Lemurs are named after the ancient Roman ‘Lemures’, the spirits of the dead. Their haunting sounds and staring eyes led early observers to see them as the spirits of the forest.
The Ring-tailed Lemur is one of 22 species of lemur found on the African Island of Madagascar. The species is characterised by its bushy black and white-banded tail and also differs from other lemurs by spending more time on the ground compared to the other species which live almost exclusively in the trees.
The Ring-tailed Lemur’s tail serves a two-fold purpose. Firstly the black and white stripes made a striking visual sign. Secondly, in aggressive encounters, also called ‘stink fights’, the male will wave its tail, smeared with secretions from scent glands, in the direction of its rival.
Ring-tailed Lemurs weigh around three kilograms and females are usually smaller than males.
There is a well defined troop hierarchy, with females being dominant over the males.
Ring-tailed Lemurs are relatively well-known after featuring in the comedy movie, ‘Fierce Craetures’ with John Cleese, and in the animated movie, ‘Madagascar’.
Habitat and distribution
Lemurs are only found on Madagascar off the east coast of Africa. It is thought that Madagascar’s early separation from the African continent provided lemurs with an isolated environment where they evolved and thrived.
Ring-tailed Lemurs occupy the scrubby forests and in closed canopy deciduous forests. They are also found in the dry, rocky mountainous areas in the southern portions of the central plateau where patches of deciduous forest remain.
Lemurs have a distinct mating season between April and May where females usually mate with multiple males in their troop. During this time, male lemurs battle to breed with females when they briefly come in to season for only four to six hours. Male rivals battle out the right to mate in “stink wars” where they cover their long tails with smelly secretions which they wave in the air towards their opponent to determine who has the right to mate with the receptive female.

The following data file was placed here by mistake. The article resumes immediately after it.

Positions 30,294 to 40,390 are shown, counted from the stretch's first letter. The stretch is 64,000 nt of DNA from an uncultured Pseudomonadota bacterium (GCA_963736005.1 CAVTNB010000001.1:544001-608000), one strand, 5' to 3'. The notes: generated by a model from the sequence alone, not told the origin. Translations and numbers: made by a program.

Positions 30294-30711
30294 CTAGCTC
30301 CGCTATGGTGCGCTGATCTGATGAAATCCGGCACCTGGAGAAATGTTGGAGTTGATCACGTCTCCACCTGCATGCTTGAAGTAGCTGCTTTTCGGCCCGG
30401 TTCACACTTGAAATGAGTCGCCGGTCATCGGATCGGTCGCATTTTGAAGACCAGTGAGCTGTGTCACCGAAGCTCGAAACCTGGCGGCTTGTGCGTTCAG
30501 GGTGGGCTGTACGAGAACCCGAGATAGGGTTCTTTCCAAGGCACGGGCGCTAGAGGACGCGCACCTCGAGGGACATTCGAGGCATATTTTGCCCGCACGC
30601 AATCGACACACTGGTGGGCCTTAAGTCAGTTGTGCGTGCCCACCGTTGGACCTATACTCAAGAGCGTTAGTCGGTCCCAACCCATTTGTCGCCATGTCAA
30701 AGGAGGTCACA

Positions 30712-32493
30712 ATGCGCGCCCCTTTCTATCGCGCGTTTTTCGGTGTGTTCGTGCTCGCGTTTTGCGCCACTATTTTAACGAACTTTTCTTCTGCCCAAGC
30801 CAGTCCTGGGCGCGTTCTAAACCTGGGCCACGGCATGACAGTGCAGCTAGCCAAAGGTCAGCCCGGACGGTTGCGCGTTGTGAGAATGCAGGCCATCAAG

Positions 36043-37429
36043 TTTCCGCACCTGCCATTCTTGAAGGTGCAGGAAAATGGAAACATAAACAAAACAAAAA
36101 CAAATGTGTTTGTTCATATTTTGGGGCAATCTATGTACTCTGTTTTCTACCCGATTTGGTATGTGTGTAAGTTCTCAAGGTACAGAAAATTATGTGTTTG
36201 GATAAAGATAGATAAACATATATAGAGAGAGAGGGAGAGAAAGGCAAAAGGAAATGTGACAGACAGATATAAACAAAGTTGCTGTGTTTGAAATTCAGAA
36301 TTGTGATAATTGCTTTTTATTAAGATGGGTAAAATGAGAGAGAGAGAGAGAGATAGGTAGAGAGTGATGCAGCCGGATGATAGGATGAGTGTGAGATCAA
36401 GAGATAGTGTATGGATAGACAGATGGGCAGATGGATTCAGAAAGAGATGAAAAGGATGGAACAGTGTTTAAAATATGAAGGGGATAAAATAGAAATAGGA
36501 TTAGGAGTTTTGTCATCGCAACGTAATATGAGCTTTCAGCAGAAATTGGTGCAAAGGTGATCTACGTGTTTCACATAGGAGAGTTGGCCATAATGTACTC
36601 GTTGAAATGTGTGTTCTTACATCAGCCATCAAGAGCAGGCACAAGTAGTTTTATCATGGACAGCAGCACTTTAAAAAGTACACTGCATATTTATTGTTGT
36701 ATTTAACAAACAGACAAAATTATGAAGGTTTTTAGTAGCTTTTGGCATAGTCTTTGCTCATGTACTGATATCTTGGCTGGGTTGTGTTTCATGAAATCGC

Lemurs usually give birth to single young after a gestation period of approximately four and a half months from August to September.
The infants, until about two weeks of age, cling to their mother’s belly and then ride on their mother’s backs. Mums are given a helping hand by the females in the troop, with all females participating in raising the young.
At only one week old, they begin to sample solid food and are weaned by about six months of age. Ring-tailed Lemurs reach sexual maturity at about two years of age.
Lemurs are primarily vegetarian, and find virtually all their food in trees. Their diet consists mainly of fruit, but they also eat seeds, leaves, flowers and bark from 24 different species of plants. Occasionally they eat small mammals, birds’ eggs and invertebrates.
Communication and social structure
Lemurs have spurs on the inside of their wrists with a scent gland to mark their territories. They rub their wrists up and down their tail, which when raised in the air transports their scent by the breeze. They also mark their territories by rubbing their wrists on trees, and leaving their scent behind on the trunks and branches.
Lemurs are very vocal animals with many different and unusual calls. A guttural cough often indicates that they are disgruntled about something. They emit a higher pitch noise at feeding time.
They are considered to be very social animals, and can congregate in groups as large as 150 in number. In their natural environment, females dominate the male lemurs, and within groups of the same sex, there is yet another hierarchy. Overall, within the one colony of Lemurs, a structure of three hierarchies can exist.
The Ring-tailed Lemur is classified as near threatened on the IUCN Red List, mainly due to forest clearing and hunting.
Forests have been cut down for farms and cattle pastures, and the lemurs have been killed or isolated in small pockets. They are also taken from the wild for